And, if so, why are we letting them get away with it? Why do we allow law schools to lie to prospective students and enrollees by fudging their statistics? Is this not fraud or false advertising? Isn't a school implicitly promising certain levels, qualities and types of opportunities that will inevitably not come to fruition for some students, even if they do perform well? Shouldn't we sue?Applicants discovered lying or fudging any aspect of their profiles for the benefit of gaining admission are subject to recision of their school admission(s), scholarships and grants, diplomas and bar admission(s), not to mention the forfeiture of any tendered monies to the schools. However, Schools that lure promising students with fake numbers face NO PENALTIES. My question is this: if students or graduates discover schools falsifying their stats, should they not be allowed to seek recovery of at least a percentage of their money? After all, the students have been falsely induced to the schools and might have made other choices with more accurate information, and this can diminish the value of a school's diploma. What's good for the goose, should be good for the gander, right?
I think, for Lawdog's fraud angle, you would have to prove that students have been misrepresented to by law school faculty/campus career centers, etc. There would have to an accurate picture of the situation drawn up and then evaluated. You may have to track students down, with the ultimate goal of getting the class's stats after graduation, not just the self selected bias portion that the school gives. Would the ultimate goal be that the school presented themselves as one thing, but it was actually found be 'x'. Is that fraud? It would matter on the misrepresentation, and any possible negligence. I'm just guessing.I really don't have anything to add. I'll just let you guys figure it out.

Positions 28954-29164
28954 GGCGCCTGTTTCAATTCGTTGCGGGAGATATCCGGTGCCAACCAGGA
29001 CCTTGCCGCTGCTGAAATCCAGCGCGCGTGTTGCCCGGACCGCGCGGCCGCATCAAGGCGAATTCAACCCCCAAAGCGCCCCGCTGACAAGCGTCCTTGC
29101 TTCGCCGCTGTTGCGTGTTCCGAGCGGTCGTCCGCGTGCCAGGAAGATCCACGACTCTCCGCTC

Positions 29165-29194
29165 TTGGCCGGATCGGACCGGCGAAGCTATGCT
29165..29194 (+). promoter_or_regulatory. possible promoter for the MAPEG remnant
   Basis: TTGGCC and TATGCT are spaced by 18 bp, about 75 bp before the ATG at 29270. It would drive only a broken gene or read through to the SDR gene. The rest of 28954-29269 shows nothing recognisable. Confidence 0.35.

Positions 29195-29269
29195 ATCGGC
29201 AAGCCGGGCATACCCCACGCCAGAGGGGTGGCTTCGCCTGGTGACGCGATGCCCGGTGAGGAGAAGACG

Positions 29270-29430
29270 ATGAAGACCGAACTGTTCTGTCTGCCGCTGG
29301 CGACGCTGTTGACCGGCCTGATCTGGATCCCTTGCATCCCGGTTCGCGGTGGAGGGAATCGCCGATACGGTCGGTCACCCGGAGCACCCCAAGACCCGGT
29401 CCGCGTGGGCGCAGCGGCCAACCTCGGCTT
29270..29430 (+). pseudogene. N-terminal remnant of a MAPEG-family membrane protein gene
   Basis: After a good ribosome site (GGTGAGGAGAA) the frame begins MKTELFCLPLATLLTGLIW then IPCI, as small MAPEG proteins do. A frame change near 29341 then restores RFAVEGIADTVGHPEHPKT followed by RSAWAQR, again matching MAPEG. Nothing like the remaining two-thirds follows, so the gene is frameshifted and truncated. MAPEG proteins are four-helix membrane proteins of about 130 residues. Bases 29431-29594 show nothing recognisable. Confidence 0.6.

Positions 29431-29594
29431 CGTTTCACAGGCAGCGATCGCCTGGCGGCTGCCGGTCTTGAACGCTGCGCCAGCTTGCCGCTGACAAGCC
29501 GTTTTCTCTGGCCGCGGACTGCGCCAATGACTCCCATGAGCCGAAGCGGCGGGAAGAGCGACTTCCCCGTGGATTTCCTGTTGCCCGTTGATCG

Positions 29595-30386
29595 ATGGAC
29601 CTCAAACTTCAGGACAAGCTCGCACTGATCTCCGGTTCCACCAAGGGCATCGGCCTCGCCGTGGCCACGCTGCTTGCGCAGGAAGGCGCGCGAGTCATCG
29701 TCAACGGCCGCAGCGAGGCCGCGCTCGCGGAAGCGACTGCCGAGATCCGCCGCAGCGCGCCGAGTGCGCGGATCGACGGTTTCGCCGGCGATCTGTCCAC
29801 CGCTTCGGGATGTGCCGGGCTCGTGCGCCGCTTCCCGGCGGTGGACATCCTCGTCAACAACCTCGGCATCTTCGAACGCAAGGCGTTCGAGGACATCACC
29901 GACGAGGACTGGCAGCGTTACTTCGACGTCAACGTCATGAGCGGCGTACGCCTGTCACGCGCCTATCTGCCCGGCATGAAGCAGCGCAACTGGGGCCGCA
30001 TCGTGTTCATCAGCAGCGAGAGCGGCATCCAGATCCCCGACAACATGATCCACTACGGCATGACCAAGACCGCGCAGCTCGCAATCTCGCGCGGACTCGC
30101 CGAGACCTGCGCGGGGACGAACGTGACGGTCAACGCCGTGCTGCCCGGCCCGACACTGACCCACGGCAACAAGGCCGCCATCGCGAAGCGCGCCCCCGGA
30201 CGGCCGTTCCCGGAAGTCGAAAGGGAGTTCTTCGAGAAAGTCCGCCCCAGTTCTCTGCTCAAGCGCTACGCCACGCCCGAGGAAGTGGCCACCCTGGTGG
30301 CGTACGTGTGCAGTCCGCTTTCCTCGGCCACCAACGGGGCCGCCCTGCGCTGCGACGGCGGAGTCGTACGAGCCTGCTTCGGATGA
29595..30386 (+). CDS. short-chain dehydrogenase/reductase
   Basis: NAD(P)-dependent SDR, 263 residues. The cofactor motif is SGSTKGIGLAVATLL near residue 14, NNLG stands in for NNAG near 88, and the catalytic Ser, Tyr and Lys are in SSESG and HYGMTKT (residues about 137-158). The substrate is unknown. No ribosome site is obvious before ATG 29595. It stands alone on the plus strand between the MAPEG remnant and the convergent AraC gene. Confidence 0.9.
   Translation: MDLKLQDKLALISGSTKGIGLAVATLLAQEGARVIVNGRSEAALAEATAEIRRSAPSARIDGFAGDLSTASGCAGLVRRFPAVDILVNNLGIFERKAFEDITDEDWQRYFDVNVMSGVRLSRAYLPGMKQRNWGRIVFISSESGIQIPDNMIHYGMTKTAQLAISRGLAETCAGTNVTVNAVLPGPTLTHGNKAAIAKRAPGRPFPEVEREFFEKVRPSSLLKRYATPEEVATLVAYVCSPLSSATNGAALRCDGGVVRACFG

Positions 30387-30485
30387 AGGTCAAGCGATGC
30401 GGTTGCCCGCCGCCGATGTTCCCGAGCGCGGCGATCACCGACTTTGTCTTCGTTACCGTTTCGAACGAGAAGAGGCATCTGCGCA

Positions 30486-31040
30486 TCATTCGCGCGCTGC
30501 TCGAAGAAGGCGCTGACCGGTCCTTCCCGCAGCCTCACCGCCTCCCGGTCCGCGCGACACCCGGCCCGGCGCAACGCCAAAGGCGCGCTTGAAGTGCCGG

Understand that this is only a devil's advocate question. I think we all completely agree on the common sensical point that students should take control of what they have control over: their education. And, to a lesser degree, they have control over their job prospects...in the long run. But what about in the short term, i.e., the months following graduation? What I am asking is, can/can't it be argued? As consumers, we hold corporations accountable for making false claims, why should schools be any different? They're businmesses offering a commodity...and we are consumers of education. Isn't that the same thing? How is a false promise to bring in a certain quality of recruiters to the school on a regular basis any different from a false promise to regrow hair? Notice that many schools list "some past recruiters", but do not reveal what years those recruiters came to their campuses or how frequently, creating the impression that all of the top firms listed on their sites and in their prospectuses visit in any given year or on a regular basis. Is that not deceptive advertising? And what do we make of their gaming the rankings by publishing misleading or outright false statistics? Students choose schools, in part, based on rankings because recruiters do the same. Hence, there's a nexus between the reliance of both parties' on those statistics and the rankings. And many students perform well and not only fail to get jobs, they are often not interviewed as frequently as advertized, if at all. Is it fair for schools to falsely create expectations they cannot realistically meet? There are B+ students at lower-ranked schoolos that do not get jobs B- students at top schools get. Yet their schools indicate they will at least be interviewed. Many times, they are not, because the school doesn't get the number and/or types of recruiter visits it claims or infers exist each year.